Inspired by the Southern landscape, the work of visionary “outsiders,” agriculture, social and environmental ironies, New Orleans artist W. Steve Rucker specializes in creating imaginative installations.
Steve Rucker’s colorful installations are humorous commentaries on diverse social maladies, reminiscent of works by Claes Oldenburg – an acknowledged model – but informed sensibilities peculiar to the rural South.
Leave it to W. Steve Rucker to transform a still and sterile gallery into a tank teeming with colorful fish and jumbo pencils, so very reminiscent of the playful non-team of Disney and Oldenburg, respectively. No doubt Rucker is thinking about many things in his environmental Think Tank in the Arthur Roger Gallery Project space housed in the glitzy Renaissance Hotel down on Tchoupitoulas.
From the start, Steve Rucker pushed the limits of ceramics. His first show featured unglazed clay and willow sticks; later he torched large-scale wood and clay sculptures – “site specific burns” – on levees around New Orleans.
At first glance the room seems cluttered with wildly disparate icons, the detritus of western culture: ceramic pencils, mirrors, piano keys, floppy disks, dollar bills, musical notes, hamburgers, coffee cups, religous symbols.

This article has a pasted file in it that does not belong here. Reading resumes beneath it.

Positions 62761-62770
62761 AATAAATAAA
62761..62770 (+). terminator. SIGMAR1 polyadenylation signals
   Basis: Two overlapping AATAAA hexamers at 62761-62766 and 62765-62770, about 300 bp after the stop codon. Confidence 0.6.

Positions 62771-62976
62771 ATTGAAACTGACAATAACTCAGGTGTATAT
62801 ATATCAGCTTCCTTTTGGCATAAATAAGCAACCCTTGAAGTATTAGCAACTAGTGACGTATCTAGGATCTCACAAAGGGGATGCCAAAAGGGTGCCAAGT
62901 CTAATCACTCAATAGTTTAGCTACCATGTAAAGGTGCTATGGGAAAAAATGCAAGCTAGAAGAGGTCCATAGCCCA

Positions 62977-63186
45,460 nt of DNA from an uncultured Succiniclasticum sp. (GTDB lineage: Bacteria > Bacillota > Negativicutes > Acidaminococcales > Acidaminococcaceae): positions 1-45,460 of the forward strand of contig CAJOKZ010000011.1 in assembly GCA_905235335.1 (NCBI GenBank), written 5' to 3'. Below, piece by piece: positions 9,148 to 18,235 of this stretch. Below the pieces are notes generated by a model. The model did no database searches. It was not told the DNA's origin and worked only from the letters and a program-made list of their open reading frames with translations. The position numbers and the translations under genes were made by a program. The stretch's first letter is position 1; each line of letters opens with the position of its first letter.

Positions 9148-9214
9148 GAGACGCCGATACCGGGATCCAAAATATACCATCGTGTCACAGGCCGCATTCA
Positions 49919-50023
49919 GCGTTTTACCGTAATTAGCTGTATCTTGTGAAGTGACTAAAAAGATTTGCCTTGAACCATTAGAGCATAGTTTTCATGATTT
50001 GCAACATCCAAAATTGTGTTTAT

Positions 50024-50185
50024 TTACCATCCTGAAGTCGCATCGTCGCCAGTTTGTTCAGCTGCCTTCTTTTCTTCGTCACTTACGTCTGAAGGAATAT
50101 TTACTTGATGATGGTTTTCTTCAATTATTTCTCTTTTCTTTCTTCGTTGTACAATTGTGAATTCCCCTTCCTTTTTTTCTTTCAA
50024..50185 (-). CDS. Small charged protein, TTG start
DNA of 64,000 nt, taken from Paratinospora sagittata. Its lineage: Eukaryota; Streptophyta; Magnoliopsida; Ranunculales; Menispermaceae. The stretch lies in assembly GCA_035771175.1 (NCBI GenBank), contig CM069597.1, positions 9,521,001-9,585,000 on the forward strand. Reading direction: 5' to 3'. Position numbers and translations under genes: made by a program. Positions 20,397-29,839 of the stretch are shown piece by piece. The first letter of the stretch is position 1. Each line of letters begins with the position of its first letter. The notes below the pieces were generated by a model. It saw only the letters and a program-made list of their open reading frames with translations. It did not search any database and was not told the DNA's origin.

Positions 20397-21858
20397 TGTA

Anything goes in today’s art world – and frequently the first thing to go are the distinctions between painting, sculpture, architecture and other traditional disciplines. The resulting cross-breeds are tagged with the vague label of “installation art”, and encompass works whose only shared purpose is the attempt to create a total, theatrical environment from the sanitized spaces of the contemporary gallery.
Nature is a master of multiples, manifesting her prowess with seemingly endless rounds of encore performances. A tree’s bounty of leaves, flowers and fruits not only conveys a sense of well being, but ensures future survival.